P.K. Banerjee, J.
1. In this application the petitioner challenges the order made under Section 21(1) of the Bengal Finance (Sales Tax) Act, 1941, requiring the Board of Revenue to refer the question of law to the High Court. The Board of Revenue refused to refer the same to the High Court. It is argued that the order was passed without giving the petitioner an opportunity of being heard.
2. The only question, therefore, that arises in this case is whether in disposing of the matter under Section 21(1) of the Bengal Finance (Sales Tax) Act, the Member, Board of Revenue, is to hear the parties. We are, therefore, concerned whether under Section 21(1) the Board acts as a quasi-judicial body and must dispose of the application under Section 21(1) after hearing the parties. There cannot be any dispute that in disposing the matter coming under Section 20 of the Act, the Board must hear persons adversely affected by the order. If any party is affected by the order passed by the Board they have a right under Section 21(1) to apply to the Board, requiring the Board to refer to the High Court any question of law arising out of such order. In case of refusal to refer the matter to the High Court, the Board must record the reason for such refusal. An aggrieved party has a right under Section 21(2)(b) to apply to the High Court against such refusal. While disposing of the appeal or revisional application, the Board of Revenue acts as a quasi-judicial authority. Any party aggrieved by any order of the Board has a right to apply for review under Section 6(2) of the Board of Revenue Act, 1913.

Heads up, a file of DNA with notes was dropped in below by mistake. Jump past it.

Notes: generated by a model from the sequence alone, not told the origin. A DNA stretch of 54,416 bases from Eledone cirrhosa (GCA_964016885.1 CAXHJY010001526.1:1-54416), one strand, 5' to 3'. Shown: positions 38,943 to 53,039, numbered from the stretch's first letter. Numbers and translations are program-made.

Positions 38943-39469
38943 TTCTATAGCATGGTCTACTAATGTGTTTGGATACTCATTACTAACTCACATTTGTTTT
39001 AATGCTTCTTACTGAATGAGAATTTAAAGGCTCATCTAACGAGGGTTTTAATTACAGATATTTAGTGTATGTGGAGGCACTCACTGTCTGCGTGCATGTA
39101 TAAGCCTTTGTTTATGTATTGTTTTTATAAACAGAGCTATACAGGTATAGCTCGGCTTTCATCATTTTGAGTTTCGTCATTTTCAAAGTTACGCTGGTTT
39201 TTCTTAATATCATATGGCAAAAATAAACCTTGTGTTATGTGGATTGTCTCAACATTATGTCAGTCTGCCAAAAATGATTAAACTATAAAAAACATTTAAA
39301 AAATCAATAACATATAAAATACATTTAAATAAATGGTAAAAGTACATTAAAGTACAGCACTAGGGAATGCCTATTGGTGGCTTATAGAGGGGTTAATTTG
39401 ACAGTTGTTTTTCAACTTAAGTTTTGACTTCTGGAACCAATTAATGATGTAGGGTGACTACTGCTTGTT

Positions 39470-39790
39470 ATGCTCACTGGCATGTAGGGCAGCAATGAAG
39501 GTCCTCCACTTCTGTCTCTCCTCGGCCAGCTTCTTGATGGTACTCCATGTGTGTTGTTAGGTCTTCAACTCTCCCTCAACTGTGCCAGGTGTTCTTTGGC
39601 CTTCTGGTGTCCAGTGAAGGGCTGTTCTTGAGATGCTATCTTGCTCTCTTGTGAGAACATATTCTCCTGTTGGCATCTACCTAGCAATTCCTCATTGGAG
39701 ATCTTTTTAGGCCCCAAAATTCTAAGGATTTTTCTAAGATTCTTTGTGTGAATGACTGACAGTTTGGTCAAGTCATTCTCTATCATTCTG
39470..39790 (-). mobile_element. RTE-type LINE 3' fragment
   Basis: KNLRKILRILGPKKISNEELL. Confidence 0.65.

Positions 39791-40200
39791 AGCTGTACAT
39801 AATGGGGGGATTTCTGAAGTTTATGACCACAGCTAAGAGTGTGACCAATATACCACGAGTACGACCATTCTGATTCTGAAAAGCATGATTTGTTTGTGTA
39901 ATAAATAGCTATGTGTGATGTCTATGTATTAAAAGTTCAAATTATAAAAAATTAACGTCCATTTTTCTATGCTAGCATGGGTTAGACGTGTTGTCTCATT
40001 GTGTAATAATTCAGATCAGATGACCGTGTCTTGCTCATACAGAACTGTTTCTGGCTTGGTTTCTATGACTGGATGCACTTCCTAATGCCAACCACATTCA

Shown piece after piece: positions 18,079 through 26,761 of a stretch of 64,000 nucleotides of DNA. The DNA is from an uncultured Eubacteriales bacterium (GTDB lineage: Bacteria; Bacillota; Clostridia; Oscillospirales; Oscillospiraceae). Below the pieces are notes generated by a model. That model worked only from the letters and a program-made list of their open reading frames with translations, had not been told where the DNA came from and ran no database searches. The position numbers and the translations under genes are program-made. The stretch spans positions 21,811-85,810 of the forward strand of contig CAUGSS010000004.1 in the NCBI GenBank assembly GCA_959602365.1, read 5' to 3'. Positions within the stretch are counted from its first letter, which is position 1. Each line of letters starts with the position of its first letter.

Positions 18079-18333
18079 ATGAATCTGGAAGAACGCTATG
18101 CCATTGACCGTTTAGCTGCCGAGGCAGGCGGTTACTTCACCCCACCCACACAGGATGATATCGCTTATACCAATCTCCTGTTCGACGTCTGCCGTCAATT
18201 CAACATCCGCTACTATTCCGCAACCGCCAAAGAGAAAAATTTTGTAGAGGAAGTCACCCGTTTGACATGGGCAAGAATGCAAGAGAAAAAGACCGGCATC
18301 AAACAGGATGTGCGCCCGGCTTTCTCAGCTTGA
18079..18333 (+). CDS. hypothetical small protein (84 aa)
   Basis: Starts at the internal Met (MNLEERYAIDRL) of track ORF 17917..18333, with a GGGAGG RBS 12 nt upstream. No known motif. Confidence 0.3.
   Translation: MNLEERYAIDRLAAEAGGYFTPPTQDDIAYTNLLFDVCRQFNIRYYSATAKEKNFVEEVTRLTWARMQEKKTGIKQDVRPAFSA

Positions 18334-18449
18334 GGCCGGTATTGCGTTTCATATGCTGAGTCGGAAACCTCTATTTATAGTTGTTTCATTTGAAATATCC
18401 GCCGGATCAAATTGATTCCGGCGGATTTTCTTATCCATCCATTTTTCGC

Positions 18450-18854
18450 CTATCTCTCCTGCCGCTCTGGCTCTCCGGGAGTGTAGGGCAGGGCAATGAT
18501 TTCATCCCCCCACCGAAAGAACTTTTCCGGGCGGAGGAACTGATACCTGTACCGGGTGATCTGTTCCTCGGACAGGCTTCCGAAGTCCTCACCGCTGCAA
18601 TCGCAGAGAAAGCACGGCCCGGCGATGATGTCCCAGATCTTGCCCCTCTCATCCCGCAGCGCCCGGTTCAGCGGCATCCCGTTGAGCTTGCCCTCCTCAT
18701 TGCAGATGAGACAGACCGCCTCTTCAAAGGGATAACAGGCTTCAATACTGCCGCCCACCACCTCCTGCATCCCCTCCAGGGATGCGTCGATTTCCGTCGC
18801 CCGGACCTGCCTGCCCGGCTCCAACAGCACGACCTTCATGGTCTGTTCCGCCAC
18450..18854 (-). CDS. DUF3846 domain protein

3. If any person is aggrieved by the order under Section 20(3) of the Bengal Finance (Sales Tax) Act, under Section 21(1) of the Act, he may apply to the Board for reference to the High Court. In that case, the Board may either refer the same to the High Court or refuse to refer it. In case of refusal two contingencies may arise : the aggrieved party may withdraw the application for reference or apply to the High Court against the said refusal. It must be stated here that if the Board refuses to refer the matter, it must give reasons for such refusal.
4. Section 21 gives a right to the assessee to approach the High Court on any question of law arising out of the order made under Section 20(3). The order under Section 20(3) cannot be passed without hearing the assessee.
5. The Board of Revenue as constituted generally acts as a quasi-judicial body having the power to review its own order. Under Section 21(1), it may refer a question of law to the High Court or may refuse to refer the same. This provision is analogous to the provision regarding reference under the Income-tax Act. If the Board refuses to refer, it must record reasons for the same and against the order of refusal the assessee has a right to apply to the High Court. In this background it is, in my opinion, incumbent on the part of the Board to hear the assessee before an adverse order is passed thereon, and the Board by exercising jurisdiction under Section 21(1) acts as a quasi-judicial body.
6. It is quite possible for the assessee to satisfy the Board that the question sought to be referred to is a substantial question of law, and to deny the opportunity by the Board, which is a quasi-judicial body, it cannot be said that the Board acted in accordance with law.
7. The Rule is therefore made absolute. The order complained of is set aside. The matter is to go back to the Board of Revenue who will now pass the order after hearing the petitioner.
8. There will be no order as to costs.